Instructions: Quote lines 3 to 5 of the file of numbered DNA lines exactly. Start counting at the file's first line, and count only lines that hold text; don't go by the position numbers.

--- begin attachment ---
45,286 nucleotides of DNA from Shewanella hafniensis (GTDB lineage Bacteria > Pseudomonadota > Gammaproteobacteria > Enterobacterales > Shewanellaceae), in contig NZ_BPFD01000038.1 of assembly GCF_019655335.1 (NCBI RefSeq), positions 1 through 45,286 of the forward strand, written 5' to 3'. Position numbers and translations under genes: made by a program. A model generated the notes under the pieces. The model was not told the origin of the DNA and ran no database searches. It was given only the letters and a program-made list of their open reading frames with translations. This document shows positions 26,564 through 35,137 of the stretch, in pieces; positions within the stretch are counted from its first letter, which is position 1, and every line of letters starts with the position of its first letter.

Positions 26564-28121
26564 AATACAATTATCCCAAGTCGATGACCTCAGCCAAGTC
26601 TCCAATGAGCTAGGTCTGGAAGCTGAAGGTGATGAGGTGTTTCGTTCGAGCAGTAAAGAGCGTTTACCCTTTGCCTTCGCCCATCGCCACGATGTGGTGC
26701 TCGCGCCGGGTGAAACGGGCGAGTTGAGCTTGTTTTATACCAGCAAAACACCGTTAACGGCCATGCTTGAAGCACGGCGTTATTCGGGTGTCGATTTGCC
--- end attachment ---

26564 AATACAATTATCCCAAGTCGATGACCTCAGCCAAGTC
26601 TCCAATGAGCTAGGTCTGGAAGCTGAAGGTGATGAGGTGTTTCGTTCGAGCAGTAAAGAGCGTTTACCCTTTGCCTTCGCCCATCGCCACGATGTGGTGC
26701 TCGCGCCGGGTGAAACGGGCGAGTTGAGCTTGTTTTATACCAGCAAAACACCGTTAACGGCCATGCTTGAAGCACGGCGTTATTCGGGTGTCGATTTGCC